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Of all the gallant soldiers who bravely marched to meet a foe no less determined than themselves, of the patriotic citizens devoting the strength of manhood to their native land, none were more gallant than he whose portrait appears on the opposite page and whose biography is herein narrated.  As County Recorder of Greene County he has secured the confidence of the people, and is constantly receiving evidences of the public approbation.  He is always at the post of duty, and with his comprehensive insight into business matters and promptness in executing the details of office work, he is recognized as a prominent factor in the upbuilding of the city. Being first elected to fill a vacancy in the office of the County Recorder in September, 1881, so ably did he discharge its varied duties that he was duly elected thereto in the fall of 1882.  He was re-elected in 1885 and again in 1888, qualifying each time the following January.  His present term will expire on New Year’s Day, 1892.  That he is fulfilling the office to the satisfaction of his constituents, his continuance year after year amply proves.   He does not confine his interest in public duties to the routine of official cares, but in every measure having reference to the development of Xenia and Greene County, he is enthusiastic.

Before more fully outlining the history of Recorder Adams, a few words in regard to his ancestors will not be amiss.  His father, Samuel Adams, was born in Leesburg, Loudoun County, Va., and when a young man went to Maryland.  There he married Miss Nancy Burnston, of Baltimore and made his home for a time in that State.  He was a finisher in a woolen factory and removed in order to follow the same business.  In 1842 he went to Fredericktown, Knox County, thence to Delaware County, and in 1847 became a resident of Ohio, locating in Spring Valley, this county, where he spent nearly all the remaining years of his life.  He breathed his last October 14, 1871, his widow surviving until 1882.  They reared a family of eight children, of whom N. G., A. J., Eliza, Mrs. E. Bunting, and our subject are in this county.  The others are:  Amelia, wife of William Kirkpatrick; Virginia B., widow of J. D. Hepford, of Council Bluffs, Iowa; Mrs. Catherine Kauffman, of Canton, this State, and W. H., whose home is in Arkansas.

Samuel N. ADAMS, the subject of this biographical notice, was born in Bedford County, Pa., December 15, 1835, and in his boyhood and youth received such educational privileges as were afforded by the section in which he lived.  At the age of twenty-two years, he left the parental roof to begin life for himself, working at the trade of a carpenter, and continuing so employed until after the breaking out of the Civil War, when he enrolled among the defenders of the Union.  He became a member of Company D, One hundred and Tenth Ohio Infantry, under command of Col. J. W. Keifer, his term of service beginning August 16, 1862.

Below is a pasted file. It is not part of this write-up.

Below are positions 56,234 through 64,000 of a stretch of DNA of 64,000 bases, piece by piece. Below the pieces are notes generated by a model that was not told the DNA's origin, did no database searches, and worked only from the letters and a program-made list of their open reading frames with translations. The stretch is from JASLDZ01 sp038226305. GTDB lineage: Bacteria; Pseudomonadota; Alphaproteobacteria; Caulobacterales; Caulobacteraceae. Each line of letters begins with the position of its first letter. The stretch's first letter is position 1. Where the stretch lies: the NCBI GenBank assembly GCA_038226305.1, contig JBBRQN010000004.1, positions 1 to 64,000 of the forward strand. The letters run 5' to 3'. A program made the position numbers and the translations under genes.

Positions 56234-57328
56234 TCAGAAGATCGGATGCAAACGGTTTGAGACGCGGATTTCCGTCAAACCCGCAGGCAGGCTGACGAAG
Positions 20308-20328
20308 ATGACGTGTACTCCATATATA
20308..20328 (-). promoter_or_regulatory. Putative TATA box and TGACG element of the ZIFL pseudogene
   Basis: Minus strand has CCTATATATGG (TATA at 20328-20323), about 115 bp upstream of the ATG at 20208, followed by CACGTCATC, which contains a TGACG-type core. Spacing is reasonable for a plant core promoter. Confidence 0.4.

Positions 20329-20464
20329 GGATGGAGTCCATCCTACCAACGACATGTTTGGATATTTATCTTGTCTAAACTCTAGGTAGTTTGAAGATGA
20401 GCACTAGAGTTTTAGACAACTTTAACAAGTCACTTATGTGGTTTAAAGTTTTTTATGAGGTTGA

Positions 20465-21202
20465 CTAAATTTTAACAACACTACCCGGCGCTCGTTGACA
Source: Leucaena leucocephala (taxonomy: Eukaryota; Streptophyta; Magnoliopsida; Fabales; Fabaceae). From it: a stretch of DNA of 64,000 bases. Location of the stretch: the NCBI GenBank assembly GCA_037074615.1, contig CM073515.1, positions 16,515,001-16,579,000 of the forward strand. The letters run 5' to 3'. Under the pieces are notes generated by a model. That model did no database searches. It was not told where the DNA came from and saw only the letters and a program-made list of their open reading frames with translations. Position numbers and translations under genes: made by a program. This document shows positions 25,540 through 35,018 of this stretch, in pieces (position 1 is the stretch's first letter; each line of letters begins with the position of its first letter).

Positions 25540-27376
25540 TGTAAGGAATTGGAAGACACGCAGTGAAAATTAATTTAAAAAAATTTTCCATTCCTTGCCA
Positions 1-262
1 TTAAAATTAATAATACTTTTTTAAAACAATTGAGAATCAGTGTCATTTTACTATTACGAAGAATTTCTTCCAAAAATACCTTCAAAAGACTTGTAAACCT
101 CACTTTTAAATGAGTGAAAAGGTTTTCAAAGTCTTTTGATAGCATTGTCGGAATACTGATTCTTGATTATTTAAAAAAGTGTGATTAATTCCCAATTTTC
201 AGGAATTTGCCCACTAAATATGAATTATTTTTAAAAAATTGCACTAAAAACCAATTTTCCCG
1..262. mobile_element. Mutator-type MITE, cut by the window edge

As an integral part of the Army of the Potomac, Mr. Adamsparticipated in numerous engagements, the list including Union Mills (Va.), Winchester Heights, Stevenson’s Depot, Wapping Heights, Brandy Station, Mine Run, the Wilderness, Spottsylvania, York River, Cold Harbor, Petersburg, Ream’s Station (Va.), Monocacy (Md.), Snicker’s Gap, Charleston and Smithfield (Va.), Opequan, Fisher’s Hill, Cedar Creek, Cedar Springs, Petersburg (Va.), March 25, 1865, and the assault on the same city April 2.  At this contest he was wounded so severely that his right foot had to be amputated in Washington ten days later, the left foot also being badly injured.  He spent five months in the hospital and was then mustered out in September, 1865, returning to his home in Spring Valley, this county.  Mr. Adamsreceived the appointment of United States store-keeper at Beaver Station, now Trebein’s and served the Government in that capacity there a year, at the expiration of that period being transferred to Mt. Holly in the same capacity.  He remained in the employ of the Government until 1871, and then went into the grocery business at Spring Valley, continuing the business until about 1880.  In the meantime he held the commission of Postmaster under Gen. Grant for the term ending in 1876, and also acted as Government store-keeper at Osborn two years.  His next move was to the position which he now occupies and in which he has worked faithfully and conscientiously.

In Spring Valley, March 11, 1867, Mr. Adams led to the hymeneal altar Miss Amanda Riddell, of that place.  She is the daughter of Silas Riddell, an old settler of the town in which she was born July 6, 1842.  Mr. Riddell is now deceased but his widow survives, making her home with her daughter, Mrs. Adams.  Of the three children born to Mr. and Mrs. Adams, two are yet living, namely, Rella E. and Gertrude.  They will receive all the advantages in the way of schooling that the means and desire of their parents can compass, and such careful home instruction as will ensure their usefulness in the years to come.